Landed Estates
NUI Galway

Shee (Dunmore)


Name Description
Griffith (Dunmore) William Downes Griffith, a barrister and agent to Sir George Shee at Dunmore, held four townlands in the parish of Kilcummin, barony of Moycullen, county Galway, at the time of Griffith's Valuation. In the 1870s he is recorded as owning 917 acres in the county.
Shee Charles ffrench Blake Forster traces this family's lineage from O'Shee of county Tipperary, who later moved to county Kilkenny. George Shee, son of George Shee, married Mary Kirwan of Blindwell, county Galway and died in 1706. They were the parents of Anthony Shee of Castlebar, county Mayo, who married Margery Bourke of the Curry and Oory family. They were the parents of George Shee, created a baronet in 1794. George Shee had a successful career in India and purchased the Dunmore estate of Ralph Gore, Earl of Ross, in 1791. He was succeeded by his eldest son George in 1825. Sir George Shee 2nd baronet was a British diplomat who served in the Foreign Office and as an Envoy Extraordinary in Stuggart in 1830s and 1840s. In the mid 19th century Sir George Shee owned a large estate centred on the parish of Dunmore in the barony of Dunmore but also including much of the parishes of Clonbern and Boyounagh in the barony of Ballymoe and some of the parish of Kilkerrin, barony of Tiaquin. The Shees also had an English residence at Mudeford House, near Christchurch, Dorset. William Downes Griffiths was agent to the Shee estate for many years. The Shee barontecy became extinct in 1870 following the death of Sir George Shee 2nd baronet and the Dunmore estate passed to his nephew George Edward Dering of Lockleys, Hertfordshire. George E. Dering owned 11,206 acres in county Galway in the 1870s.
Gore (Baronet) In the mid 1850s Sir St George Gore, 8th Baronet, held at least 15 townlands in the parishes of Boyounagh, Dunmore and Templetogher, barony of Ballymoe, county Galway. This branch of the Gore family had inherited the estates of Sir Richard St George of Dunmore, county Galway through a marriage in the early 18th century with a niece of Sir Richard's, namely Elizabeth Ashe, daughter of the Reverend St George Ashe, Bishop of Clogher. Sir George St George, father of Richard, had been granted over 8,000 acres in the baronies of Dunmore, Ballymoe and Tiaquin by patent dated 18 Dec 1666. In the late 18th century Sir Ralph Gore, 6th baronet and Earl of Ross from 1771, sold the Dunmore part of his county Galway estates to Sir George Shee. In 1872 estates in counties Limerick (1,657 acres), Galway (4,139 acres), King's County [county Offaly], Cavan, Dublin and Meath, belonging to Sir St George Gore, totaling over 9,000 acres, were advertised for sale. The county Galway estate was the largest amounting to 4,139 acres in the barony of Ballymoe. By March 1916 the Gores had accepted an offer from the Congested Districts' Board for over 2,500 acres of their county Galway estate. The Gores county Limerick estate was in the parish of Kildimo, barony of Kenry. St George Gore acted as agent to his father Sir Ralph Gore, London, in the early 1840s. The Westropps of Mellon leased the Gore estate in county Limerick.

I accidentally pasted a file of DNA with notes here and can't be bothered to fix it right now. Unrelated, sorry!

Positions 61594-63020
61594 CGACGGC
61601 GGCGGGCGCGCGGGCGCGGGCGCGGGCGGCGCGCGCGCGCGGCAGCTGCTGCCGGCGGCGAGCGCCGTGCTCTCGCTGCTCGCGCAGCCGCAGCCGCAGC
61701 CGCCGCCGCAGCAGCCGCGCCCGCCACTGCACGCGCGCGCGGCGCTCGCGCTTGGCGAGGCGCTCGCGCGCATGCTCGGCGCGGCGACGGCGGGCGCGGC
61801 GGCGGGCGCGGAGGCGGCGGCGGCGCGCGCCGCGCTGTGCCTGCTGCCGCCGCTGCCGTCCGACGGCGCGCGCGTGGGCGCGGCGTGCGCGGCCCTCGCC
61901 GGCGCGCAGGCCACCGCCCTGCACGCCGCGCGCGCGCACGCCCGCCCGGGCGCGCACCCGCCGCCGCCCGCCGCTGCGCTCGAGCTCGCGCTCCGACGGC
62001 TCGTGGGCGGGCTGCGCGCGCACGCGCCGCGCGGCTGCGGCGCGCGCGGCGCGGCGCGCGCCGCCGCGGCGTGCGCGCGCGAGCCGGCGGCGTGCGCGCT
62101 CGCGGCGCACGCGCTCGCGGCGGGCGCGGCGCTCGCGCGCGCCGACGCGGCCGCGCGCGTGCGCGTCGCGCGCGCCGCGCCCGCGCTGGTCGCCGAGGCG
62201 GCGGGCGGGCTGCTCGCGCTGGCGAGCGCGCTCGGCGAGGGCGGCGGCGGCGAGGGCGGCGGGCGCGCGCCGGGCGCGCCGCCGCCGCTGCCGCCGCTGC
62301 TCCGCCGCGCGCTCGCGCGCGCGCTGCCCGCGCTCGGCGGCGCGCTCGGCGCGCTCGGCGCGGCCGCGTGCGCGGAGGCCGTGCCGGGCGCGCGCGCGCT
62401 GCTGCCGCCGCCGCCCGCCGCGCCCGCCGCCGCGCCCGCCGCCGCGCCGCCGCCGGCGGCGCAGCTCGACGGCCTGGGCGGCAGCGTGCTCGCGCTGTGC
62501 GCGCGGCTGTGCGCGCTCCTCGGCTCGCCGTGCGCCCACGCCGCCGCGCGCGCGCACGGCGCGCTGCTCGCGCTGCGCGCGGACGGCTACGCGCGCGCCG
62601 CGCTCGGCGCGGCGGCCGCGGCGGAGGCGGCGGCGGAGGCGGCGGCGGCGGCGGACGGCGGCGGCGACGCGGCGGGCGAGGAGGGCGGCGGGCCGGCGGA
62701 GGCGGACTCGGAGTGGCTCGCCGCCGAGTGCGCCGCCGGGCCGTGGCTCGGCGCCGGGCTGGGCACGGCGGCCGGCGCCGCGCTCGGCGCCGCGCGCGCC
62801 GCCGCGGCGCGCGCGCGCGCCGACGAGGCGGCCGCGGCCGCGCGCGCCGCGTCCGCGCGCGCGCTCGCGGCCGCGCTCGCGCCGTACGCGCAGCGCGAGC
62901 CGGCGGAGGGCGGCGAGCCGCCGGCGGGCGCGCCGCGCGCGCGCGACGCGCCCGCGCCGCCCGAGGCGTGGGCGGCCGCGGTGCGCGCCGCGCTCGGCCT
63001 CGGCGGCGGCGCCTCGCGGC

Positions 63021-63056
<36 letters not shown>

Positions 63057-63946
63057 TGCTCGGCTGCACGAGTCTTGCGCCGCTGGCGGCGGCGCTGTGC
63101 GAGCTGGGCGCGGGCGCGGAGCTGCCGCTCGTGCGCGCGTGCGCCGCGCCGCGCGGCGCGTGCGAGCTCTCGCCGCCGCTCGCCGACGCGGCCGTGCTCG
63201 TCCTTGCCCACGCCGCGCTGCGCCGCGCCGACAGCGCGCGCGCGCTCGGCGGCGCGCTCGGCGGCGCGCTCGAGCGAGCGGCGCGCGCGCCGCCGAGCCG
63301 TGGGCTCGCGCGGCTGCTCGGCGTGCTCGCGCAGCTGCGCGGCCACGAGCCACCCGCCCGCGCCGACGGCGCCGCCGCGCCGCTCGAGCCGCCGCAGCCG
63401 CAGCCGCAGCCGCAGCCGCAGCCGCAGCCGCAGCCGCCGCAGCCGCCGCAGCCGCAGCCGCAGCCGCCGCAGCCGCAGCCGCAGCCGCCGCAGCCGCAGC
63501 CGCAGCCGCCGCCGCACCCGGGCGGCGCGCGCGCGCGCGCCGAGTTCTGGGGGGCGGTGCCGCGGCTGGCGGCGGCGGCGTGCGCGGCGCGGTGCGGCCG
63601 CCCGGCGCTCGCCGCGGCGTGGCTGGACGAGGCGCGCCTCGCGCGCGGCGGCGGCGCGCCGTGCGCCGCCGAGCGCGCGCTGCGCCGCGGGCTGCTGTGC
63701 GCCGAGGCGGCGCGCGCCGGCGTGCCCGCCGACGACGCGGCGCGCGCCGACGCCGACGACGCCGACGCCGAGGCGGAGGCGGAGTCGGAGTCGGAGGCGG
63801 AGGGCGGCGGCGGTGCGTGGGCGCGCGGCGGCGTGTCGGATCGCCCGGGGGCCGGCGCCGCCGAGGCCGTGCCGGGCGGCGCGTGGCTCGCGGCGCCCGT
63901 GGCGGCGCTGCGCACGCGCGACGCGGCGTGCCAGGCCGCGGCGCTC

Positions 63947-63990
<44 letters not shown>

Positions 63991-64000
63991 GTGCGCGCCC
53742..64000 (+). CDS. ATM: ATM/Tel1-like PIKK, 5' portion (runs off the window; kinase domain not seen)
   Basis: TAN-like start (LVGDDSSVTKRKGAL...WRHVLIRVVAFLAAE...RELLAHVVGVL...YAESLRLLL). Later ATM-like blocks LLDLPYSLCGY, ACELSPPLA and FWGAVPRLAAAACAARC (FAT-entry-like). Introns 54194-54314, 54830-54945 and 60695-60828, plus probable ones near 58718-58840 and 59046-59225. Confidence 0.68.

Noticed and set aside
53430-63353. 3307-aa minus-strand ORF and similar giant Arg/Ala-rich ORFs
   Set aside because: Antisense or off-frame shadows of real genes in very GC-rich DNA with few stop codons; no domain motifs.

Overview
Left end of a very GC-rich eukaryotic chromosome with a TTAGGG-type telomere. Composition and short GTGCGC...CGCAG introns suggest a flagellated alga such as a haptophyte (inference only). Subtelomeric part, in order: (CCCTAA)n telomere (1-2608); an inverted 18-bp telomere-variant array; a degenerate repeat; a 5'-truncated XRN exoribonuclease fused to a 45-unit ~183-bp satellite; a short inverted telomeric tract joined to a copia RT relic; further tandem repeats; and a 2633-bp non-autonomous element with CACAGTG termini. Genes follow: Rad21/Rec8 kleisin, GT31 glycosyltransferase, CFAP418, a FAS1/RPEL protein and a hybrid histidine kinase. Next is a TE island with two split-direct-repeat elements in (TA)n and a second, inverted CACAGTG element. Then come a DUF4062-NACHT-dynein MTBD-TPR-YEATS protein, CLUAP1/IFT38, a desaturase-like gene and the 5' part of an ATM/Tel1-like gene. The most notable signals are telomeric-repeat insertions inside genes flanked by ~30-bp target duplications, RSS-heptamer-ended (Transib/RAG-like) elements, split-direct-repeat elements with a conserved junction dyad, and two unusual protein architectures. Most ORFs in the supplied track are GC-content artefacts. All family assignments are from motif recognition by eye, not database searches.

Dering George Edward Dering of Lockleys, Hertfordshire, inherited the Dunmore, county Galway estate of his uncle Sir George Shee, 2nd baronet, following the death of Sir George in 1870. George E. Dering owned 11,206 acres in county Galway in the 1870s. An estate of 11,469 acres belonging to the firm of solicitors, Neal, Longmore and Dering was vested in the Congested Districts' Board on 25 March 1915.
Livesay/Levisay (Clonbern) At the time of Griffith's Valuation Marcella Livesay or Levisay held over a thousand acres in the parish of Clonbern, barony of Ballymoe, county Galway from Sir George Shee. Marcella Livesay was a sister of Edward Livesay of Cuslough, near Ballinrobe.
St George (Dunmore) Sir George St George, second son of Sir George St George of Carrickdrumrusk, county Leitrim, was granted over 8,000 acres in the baronies of Dunmore, Ballymoe and Tiaquin by patent dated 18 Dec 1666. He maried Elizabeth Hannay and had 2 sons and a number of daughters. When his son Sir Richard St George died without heirs in 1726 the estate passed to the Gore family by the marriage of Sir George's granddaughter Elizabeth to Sir Ralph Gore of Manor Gore, county Donegal [1720s]. Their second son Sir Ralph Gore became Earl of Ross in 1771 and sold part of the estate to Sir George Shee at the end of the 18th century.
Bourke (Oory) A branch of the Bourkes of Moneycrower or Bunacrower, later Earls of Mayo, settled at Oory [also spelt Urey/Urrey], parish of Tagheen, barony of Clanmorris, county Mayo in the 17th century. They intermarried with other Bourke families and with the Fitzgeralds of Turlough, Kellys of Kelly's Grove and Fiddane and with the Shees of Castlebar. Burke's ''Landed Gentry'' records four generations of Bourkes residing at Oory until the estate was sold in the mid 18th century. Later generations of the family settled in Jamaica and England. One descendant, Eliza Jane Dennis of Jamaica, married James Hewitt Massy Dawson in 1800. By the time of the first Ordnance Survey the Brownes of Brownhall were in possession of Oory and the Nettervilles held Coarsefield, which was probably part of Oory under the Bourkes. One branch of the family lived at Curry in the parish of Mayo in the late 18th century and intermarried with the Brownes of the Neale. Two daughters and co-heiresses married Patrick Kirwan of Claremount and Charles McManus of Barley Hill and appear to have shared the townland of Curry - Curry (McManus) and Curry (Kirwan).